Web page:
Dirs:Vicky Jenson, Bibo Bergeron, Rob Letterman. USA. 2004. 90mins.

Afterbugs and monsters, the DreamWorks versus Disney/Pixar tit-for-tat animationgrudge match has moved on to fish. The latest blow to be struck by theDreamWorks camp, Shark Tale is a colourful, fast-paced, jive-talkingseabed caper that continues the scattershot, kids-and-adults targeting of muchmajor studio animation - though this one will play significantly younger than Shrek.

Comparisonswill immediately be made to Pixar's Finding Nemo, which was thetop-grossing animated film of all time until Shrek 2 comfortablysurpassed its $346.5m take this summer. It's difficult to gauge whether SharkTale will equal its fishy rival's bumper catch, but one suspects that itmight not - as beneath its enjoyable blend of MTV culture (it has rappers,graffiti, even a Christina Aguilera fish) and hilarious Godfather parodylies a fairly flimsy storyline with limited character development (the femalecharacters, in particular, are conventional rom-com stereotypes with fins).

Theone real novelty about Shark Tale is the way it not only advertises itsvoice talents so energetically - a strategy which DreamWorks had already begunto develop in Shrek - but actually integrates them into the very look ofthe characters: fish femme-fatale Lola, for example, has the pouting lips andthe sashaying walk of her voice actress Angelina Jolie

Itwill be interesting to see how much difference this makes at the box office -and how foreign distributors are going to deal with the fact that thecharacter-voice talent link is made, inset-style, in the final credits.Subtitling is not a serious option, as it will limit the film's strong under-16demographic. If anything, the talent tie-in will have more positive effects on DVDsales and rental (you can already see the making-of film, with its celebrityinterviews), which should be buoyant.

Theopening is delightful, seguing from the DreamWorks on-screen ident (the boysitting on the crescent moon casts a fishing line - and on the end of the hookis a worm), through our first view of the sharks who terrorise this underseaworld, (accompanied, of course, by the Jaws theme) to a breakneckscene-setting sequence in which we are introduced to Southside Reef, theNew-York style city where the little fish live.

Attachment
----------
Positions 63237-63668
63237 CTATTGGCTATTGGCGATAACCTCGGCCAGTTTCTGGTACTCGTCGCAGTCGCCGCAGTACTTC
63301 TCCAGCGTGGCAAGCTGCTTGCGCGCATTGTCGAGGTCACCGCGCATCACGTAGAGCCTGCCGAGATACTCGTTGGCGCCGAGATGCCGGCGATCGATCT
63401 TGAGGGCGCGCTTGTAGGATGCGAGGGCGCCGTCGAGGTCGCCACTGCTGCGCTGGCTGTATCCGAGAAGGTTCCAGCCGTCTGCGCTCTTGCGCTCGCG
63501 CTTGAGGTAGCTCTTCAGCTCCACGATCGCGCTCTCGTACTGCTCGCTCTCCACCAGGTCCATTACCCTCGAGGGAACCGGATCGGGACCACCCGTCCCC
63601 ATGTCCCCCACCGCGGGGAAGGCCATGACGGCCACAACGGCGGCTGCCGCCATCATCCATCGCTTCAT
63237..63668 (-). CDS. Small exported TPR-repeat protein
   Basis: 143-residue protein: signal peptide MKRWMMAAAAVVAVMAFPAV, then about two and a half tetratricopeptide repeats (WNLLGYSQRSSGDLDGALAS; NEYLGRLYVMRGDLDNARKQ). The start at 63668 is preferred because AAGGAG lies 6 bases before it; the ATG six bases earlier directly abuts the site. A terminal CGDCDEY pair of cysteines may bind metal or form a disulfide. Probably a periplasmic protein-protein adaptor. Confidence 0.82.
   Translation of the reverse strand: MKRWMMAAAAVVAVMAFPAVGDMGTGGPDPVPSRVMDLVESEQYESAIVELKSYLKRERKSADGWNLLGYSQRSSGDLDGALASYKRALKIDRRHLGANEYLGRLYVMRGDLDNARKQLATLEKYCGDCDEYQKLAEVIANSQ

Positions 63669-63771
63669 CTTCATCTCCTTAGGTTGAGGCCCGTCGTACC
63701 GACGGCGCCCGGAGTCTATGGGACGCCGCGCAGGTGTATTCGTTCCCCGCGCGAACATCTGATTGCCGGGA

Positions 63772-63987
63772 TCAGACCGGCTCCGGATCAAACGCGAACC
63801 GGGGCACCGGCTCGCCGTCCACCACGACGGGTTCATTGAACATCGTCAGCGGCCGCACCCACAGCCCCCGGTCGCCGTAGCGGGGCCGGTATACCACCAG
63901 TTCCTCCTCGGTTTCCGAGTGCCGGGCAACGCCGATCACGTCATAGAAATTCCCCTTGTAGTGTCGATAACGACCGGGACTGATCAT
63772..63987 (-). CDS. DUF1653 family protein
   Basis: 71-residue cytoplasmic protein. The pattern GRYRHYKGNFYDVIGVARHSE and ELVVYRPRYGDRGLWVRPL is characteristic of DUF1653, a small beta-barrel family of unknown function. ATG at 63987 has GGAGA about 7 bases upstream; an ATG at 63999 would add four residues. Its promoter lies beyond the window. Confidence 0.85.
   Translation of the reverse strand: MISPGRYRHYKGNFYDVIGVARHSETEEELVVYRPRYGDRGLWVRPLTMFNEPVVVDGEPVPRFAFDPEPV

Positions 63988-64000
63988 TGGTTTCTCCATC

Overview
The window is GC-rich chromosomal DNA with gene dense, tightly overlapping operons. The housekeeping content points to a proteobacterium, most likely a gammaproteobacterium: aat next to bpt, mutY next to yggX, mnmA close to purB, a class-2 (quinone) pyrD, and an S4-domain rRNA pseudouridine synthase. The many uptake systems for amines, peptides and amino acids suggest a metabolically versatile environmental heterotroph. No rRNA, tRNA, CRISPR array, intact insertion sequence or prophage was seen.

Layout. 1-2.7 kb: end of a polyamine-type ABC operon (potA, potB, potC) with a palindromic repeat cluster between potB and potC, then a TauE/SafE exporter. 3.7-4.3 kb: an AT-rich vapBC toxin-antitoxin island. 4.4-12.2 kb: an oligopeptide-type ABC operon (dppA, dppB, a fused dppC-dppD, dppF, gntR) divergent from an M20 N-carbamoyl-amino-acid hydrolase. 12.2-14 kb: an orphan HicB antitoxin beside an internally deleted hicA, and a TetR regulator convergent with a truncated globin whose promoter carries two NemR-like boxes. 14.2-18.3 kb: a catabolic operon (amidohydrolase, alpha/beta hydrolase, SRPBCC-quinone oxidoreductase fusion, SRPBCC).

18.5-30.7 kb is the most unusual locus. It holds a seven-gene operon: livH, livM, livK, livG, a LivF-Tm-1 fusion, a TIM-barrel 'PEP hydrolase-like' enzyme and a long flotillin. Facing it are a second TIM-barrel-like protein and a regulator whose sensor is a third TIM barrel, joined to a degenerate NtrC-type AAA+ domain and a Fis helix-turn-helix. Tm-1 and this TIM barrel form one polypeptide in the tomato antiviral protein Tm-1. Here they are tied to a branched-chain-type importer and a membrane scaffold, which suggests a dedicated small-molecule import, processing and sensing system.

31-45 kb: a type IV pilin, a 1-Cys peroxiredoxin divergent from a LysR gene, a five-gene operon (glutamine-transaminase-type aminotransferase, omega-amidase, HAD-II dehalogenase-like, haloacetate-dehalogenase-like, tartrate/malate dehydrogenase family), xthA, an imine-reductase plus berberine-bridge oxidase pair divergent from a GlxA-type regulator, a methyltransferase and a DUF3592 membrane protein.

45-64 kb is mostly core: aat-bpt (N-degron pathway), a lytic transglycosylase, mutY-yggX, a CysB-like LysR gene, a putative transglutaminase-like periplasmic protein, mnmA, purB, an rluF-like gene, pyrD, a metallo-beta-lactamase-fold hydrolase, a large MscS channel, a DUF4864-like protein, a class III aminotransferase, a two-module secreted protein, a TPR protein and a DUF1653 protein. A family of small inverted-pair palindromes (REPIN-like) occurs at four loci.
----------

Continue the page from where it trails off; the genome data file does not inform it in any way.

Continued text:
Theyshop in GUP, drink Coral Cola, eat in Fish King, watch anchorwoman KatieCurrent (Katie Couric from NBC) present the TV news - all neat ways of servingproduct placement with a smile. We are introduced to Oscar - voiced by WillSmith - a likeable, glib, hip-hop brother of a fish, who scrubs whale tonguesat the Whale Wash owned by puffer fish Sykes (voiced by Martin Scorsese - andsporting his bushy eyebrows).

Hard-upOscar is too busy dreaming of gangsta jewellery and penthouse life to see whatis in front of his nose - namely, that his Whale Wash angelfish colleague Angie(Renee Zellweger), who he considers his best friend, is actually deeply in lovewith him.

Oscar'snemesis-turned-associate is Lenny, a sensitive, nature-loving shark who has asecret which he can't reveal to his father, Don Lino (Robert De Niro), theGodfather of the Reef: he's vegetarian. No matter that the trope was alreadyused in Finding Nemo - it's developed entertainingly here, and broadenedinto a coy hint that "vegetarian" might be a eupehmism for "gay".

WhenLenny's tough, thick brother Frankie is killed by a stray anchor whileattempting to illustrate their father's how-be-a-shark gameplan ("You seesomething, you kill it, you eat it"), Lenny teams up with Oscar - who was tohave been Frankie's victim. Oscar gets fame and fortune by pretending to be a"Sharkslayer", and Lenny gets to hide out from his father, and avoid beingforced into the Family.

TheGodfather,and the Mafia genre in general, provides a running parodic bassline, but SharkTale keeps the parents happy with other cinematic references - among themnods at Titanic and Apocalypse Now.

Themost MTV-generation-oriented animated feature to date, it has a strong, blackpop soundtrack that includes a new version of 1970s disco classic Car Wash byChristina Aguilera and Missy Elliott, and other songs by Justin Timberlake,Mary J Blige and Sean Paul with Ziggy Marley (who also voices one of a pair ofrastafarian jellyfish).

Technically,animation buffs will feel that this is not a great step forward for 3D computergraphics: Finding Nemo did more interesting things with underwaterdistortion, and had fishier fish (especially in its rendering of their scales);the impression at this stage is that the Pixar-Apple machine is a good lapahead of the DreamWorks-HP partnership. The colour palette is rather garish,though this is a matter of taste: younger viewers will probably love all theseprimary colours.

Inthe end, Shark Tale is a bit of a sushi dinner: it's fun watching theplates go round, but not exactly filling. Still, the film has an infectioussense of humour, and you'd have to be a real churl not to be swept along withthe current.

Prodco: DreamWorksAnimation
Int'l sales:
United International Pictures
Exec prod:
Jeffrey Katzenberg
BillDamaschke, Janet Healy, Allison Lyon Segan
MichaelJ Wilson, Rob Letterman
NickFletche, Peter Lonsdale, John Venzon
Main voice cast:
Will Smith, Robert De Niro, Renee Zellweger, Jack Black,Angelina Jolie, Martin Scorsese